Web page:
primitive

[ prim-i-tiv ]
/ ˈprɪm ɪ tɪv /

adjective

noun

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Origin of primitive

First recorded in 1350–1400; Middle English (noun and adjective) (from Middle French primitif), from Latin prīmitīvus “first of its kind.” See prime, -itive

synonym study for primitive

1, 2. See prime.

OTHER WORDS FROM primitive

Dictionary.com Unabridged Based on the Random House Unabridged Dictionary, © Random House, Inc. 2020

Example sentences from the Web for primitive

British Dictionary definitions for primitive

primitive
/ (ˈprɪmɪtɪv) /

adjective

noun

Derived forms of primitive

primitively, adverbprimitiveness, noun

Word Origin for primitive

C14: from Latin prīmitīvus earliest of its kind, primitive, from prīmus first
Collins English Dictionary - Complete & Unabridged 2012 Digital Edition © William Collins Sons & Co. Ltd. 1979, 1986 © HarperCollins Publishers 1998, 2000, 2003, 2005, 2006, 2007, 2009, 2012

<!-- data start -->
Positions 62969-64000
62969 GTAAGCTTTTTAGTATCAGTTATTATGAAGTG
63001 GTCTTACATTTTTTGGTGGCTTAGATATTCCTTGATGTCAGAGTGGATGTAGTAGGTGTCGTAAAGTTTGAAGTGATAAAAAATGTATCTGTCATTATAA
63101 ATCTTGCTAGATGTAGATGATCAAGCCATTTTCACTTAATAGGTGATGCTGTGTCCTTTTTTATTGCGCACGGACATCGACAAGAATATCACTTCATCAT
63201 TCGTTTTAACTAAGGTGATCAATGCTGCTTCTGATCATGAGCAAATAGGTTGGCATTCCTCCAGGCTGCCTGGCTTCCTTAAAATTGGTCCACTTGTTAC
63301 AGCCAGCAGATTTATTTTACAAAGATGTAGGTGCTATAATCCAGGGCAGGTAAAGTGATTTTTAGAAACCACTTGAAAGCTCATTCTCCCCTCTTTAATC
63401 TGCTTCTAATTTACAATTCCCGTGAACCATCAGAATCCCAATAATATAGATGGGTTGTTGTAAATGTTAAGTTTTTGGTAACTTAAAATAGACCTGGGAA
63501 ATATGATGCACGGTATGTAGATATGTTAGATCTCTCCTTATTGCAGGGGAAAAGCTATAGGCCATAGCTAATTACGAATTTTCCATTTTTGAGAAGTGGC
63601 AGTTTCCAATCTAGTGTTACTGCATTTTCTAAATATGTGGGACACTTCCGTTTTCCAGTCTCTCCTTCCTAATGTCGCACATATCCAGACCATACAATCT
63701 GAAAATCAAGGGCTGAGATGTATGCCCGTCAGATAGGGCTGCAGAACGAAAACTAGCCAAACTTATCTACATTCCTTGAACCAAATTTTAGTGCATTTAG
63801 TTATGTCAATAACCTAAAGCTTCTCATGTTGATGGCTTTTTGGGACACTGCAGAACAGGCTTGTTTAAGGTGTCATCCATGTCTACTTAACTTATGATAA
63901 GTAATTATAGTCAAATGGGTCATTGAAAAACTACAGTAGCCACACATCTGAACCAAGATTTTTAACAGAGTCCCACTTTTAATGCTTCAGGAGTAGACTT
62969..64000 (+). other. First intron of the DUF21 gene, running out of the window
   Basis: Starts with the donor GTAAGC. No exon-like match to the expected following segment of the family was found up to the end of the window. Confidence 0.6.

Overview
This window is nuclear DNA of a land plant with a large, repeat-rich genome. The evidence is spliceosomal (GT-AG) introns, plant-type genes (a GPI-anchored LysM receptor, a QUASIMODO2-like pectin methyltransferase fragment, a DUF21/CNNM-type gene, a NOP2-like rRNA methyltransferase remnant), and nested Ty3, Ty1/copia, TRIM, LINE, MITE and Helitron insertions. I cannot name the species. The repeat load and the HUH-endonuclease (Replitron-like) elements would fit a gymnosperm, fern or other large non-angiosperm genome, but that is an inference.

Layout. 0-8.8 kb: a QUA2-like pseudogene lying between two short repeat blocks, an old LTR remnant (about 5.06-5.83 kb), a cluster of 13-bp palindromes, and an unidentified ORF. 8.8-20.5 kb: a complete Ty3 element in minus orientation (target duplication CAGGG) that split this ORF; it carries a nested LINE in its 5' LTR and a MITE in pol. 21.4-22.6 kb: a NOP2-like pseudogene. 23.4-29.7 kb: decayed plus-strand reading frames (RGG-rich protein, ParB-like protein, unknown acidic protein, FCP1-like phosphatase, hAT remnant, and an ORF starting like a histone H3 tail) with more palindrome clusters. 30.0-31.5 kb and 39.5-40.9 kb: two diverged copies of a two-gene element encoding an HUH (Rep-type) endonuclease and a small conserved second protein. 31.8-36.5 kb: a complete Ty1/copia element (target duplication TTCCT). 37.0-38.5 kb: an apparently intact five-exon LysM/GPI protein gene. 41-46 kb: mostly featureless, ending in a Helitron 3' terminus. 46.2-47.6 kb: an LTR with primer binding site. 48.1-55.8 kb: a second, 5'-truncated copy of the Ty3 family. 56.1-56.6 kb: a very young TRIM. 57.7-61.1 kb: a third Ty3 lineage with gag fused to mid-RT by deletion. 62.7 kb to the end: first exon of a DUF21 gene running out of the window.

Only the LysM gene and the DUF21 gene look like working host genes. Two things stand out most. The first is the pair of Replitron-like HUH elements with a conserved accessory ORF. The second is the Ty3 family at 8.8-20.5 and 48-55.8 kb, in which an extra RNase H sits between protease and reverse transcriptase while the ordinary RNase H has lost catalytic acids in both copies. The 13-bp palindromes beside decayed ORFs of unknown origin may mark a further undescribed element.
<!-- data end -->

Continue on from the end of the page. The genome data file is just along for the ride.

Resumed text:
Medical definitions for primitive

primitive
[ prĭmĭ-tĭv ]

adj.

Primary; basic.
Of or being an earliest or original stage.
Being little evolved from an early ancestral type.
The American Heritage® Stedman's Medical Dictionary Copyright © 2002, 2001, 1995 by Houghton Mifflin Company. Published by Houghton Mifflin Company.

Scientific definitions for primitive

primitive
[ prĭmĭ-tĭv ]

Relating to an early or original stage.
Having evolved very little from an early type. Lampreys and sturgeon are primitive fishes.
The American Heritage® Science Dictionary Copyright © 2011. Published by Houghton Mifflin Harcourt Publishing Company. All rights reserved.